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Poor Lady? No, Poor Boys!
How do we relate to the elderly? As Christians we can contribute and help make their added years a good experience for them.

I cannot forget an incident I recently witnessed in a grocery store.

An elderly, crippled little lady with a walker containing a few items turned into a checkout when two young boys rushed past her. She in a quiet voice said, "I was here first." The boys looked at her, when their dad, who was coming up, said, "No, we were here first."

They have contributed so much…

Poor lady, I thought, but then I said to myself, Poor boys. Not only did their dad fail to teach them to respect the elderly, but also indicated to them that the truth can be bent if it's to your advantage.

God's Word has something to say to us regarding the elderly and/or widows. In Leviticus 19:32 we read, "Rise in the presence of the elderly, show respect to the elderly, and revere your God." Exodus 22:22 says, "Do not take advantage of the elderly." Isaiah 1:17, "Plead the cause of the widow." And Proverbs 3:18 tell us, "Speak up for those who cannot speak for themselves."

According to these verses we have an awesome responsibility toward the elderly.

I think we also need to be a strong link between the elderly and our youth in word and deed.

With today's scientific advances and medical miracles, people live longer. Are we as Christians contributing to making these added years good years for them?

We applaud the government for caring for our seniors with a pension, subsidized housing, and Medicare, but monetary things are not all they need.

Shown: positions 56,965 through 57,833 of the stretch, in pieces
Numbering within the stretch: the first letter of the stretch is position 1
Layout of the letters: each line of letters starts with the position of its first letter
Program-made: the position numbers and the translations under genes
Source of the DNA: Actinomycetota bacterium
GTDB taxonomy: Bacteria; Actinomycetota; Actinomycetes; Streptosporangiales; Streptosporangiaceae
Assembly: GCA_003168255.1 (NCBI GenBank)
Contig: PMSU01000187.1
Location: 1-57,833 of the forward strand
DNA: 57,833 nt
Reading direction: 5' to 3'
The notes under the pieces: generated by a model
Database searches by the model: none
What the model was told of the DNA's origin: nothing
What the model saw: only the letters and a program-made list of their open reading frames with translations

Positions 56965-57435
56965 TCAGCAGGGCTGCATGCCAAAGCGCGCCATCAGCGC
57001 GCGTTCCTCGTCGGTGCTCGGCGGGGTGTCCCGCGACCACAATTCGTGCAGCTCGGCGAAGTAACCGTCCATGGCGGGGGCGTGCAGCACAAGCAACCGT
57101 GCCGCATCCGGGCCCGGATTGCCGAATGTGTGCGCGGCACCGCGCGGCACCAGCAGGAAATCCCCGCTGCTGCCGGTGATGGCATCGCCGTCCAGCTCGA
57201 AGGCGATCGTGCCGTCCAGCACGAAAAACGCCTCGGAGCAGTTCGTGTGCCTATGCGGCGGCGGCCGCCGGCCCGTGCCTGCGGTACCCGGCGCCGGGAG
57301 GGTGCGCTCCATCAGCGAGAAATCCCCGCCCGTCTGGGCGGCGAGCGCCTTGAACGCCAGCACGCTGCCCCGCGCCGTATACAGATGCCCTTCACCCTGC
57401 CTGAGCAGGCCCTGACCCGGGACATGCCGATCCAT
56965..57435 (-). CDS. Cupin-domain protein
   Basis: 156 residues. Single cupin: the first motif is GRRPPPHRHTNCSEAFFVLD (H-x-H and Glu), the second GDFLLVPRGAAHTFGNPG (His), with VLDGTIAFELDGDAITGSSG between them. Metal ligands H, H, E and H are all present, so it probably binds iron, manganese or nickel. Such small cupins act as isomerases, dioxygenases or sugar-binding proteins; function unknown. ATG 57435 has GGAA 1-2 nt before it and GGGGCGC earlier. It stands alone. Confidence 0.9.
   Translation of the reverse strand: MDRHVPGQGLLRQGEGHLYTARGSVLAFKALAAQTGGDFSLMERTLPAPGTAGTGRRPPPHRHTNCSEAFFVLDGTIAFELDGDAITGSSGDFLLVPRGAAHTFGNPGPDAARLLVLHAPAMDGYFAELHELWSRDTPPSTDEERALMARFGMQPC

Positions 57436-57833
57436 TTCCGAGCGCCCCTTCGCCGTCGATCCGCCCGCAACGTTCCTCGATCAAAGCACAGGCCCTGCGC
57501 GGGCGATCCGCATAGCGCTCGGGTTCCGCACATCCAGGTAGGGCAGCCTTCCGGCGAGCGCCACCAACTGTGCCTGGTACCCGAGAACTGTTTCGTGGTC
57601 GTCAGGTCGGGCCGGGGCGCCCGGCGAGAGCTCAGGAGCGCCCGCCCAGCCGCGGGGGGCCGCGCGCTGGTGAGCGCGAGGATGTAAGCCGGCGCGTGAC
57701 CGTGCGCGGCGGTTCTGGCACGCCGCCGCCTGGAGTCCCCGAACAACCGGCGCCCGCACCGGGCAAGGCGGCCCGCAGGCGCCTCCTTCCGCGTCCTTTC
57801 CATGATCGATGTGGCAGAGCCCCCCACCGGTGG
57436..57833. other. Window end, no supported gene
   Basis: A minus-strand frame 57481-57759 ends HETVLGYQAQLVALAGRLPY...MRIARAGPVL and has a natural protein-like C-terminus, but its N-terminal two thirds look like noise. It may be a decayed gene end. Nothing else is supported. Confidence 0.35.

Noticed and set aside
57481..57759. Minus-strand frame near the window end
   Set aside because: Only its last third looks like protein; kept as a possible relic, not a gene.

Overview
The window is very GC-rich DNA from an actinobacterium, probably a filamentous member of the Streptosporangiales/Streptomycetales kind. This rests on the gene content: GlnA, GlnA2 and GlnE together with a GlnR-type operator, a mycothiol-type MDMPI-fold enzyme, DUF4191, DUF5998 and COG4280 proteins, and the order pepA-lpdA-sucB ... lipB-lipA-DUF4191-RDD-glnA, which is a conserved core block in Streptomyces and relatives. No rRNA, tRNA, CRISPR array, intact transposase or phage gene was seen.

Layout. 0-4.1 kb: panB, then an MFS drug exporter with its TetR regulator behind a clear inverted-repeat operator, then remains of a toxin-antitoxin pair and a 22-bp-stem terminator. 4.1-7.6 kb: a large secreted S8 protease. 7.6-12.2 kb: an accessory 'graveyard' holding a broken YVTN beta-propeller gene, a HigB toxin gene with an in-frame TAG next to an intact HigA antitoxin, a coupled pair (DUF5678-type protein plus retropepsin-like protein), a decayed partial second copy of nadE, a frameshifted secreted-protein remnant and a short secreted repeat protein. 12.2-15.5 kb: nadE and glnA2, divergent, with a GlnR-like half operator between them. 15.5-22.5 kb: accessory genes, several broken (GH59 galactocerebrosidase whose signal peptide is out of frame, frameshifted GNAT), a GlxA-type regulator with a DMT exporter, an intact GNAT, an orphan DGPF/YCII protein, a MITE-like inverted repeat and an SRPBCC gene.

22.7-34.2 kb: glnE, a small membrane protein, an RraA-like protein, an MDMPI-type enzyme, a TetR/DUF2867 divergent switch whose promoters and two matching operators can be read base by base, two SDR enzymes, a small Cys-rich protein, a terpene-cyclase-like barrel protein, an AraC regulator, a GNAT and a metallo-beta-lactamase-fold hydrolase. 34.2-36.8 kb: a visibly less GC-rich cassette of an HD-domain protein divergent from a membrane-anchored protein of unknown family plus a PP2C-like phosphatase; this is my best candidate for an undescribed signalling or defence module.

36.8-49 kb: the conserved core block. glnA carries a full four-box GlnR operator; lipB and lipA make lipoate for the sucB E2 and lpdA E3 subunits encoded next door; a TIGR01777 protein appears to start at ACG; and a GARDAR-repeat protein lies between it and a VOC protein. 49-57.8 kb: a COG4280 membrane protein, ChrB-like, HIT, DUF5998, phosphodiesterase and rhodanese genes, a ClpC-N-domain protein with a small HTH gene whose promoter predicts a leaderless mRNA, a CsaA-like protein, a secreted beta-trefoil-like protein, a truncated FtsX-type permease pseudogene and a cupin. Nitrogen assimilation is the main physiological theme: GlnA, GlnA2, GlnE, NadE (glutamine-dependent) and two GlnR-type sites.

The care they get at various institutions and care homes may be good, the food healthy, the rooms clean, but what if they're removed out of their community? They have contributed so much to family, church, community, and paid taxes for years. Does that not count for anything?

Often the elderly will say, "We have it so good" or "We have much to be thankful for." Yet loneliness is the one thing that many will say is the most difficult about growing old. We have neatly settled them into that senior's apartment or care home where they'll be well taken care of, and we have left. Or have we?

How fast a day, a week, or even a month goes by when we're busy. Even a two-hour movie goes by so fast. But have you ever thought of visiting a lonely senior together with your children?

Next to loneliness many elderly may face doubts and fears about what may be lying ahead of them. How will their earthly pilgrimage end? Will they suffer long? Will their family or doctor consider euthanasia as an option? Will there be someone to "speak up for them when they cannot speak for themselves" anymore?

In our modern society, where we seem to have it all and know it all, do we tend to forget the wisdom and knowledge of our elderly, the invaluable things they have taught us, and the sacrifices they made for us?

Rather than forgetting, may we be found faithful in giving respect, dignity, honour, love, and security to our elderly at any cost.

Bettie Kehler is part of Blumenort EMC. Bettie and Peter Kehler have worked both with youth and elderly.

Originally published in The Messenger, October 3, 2007.

 

 
 
 
 

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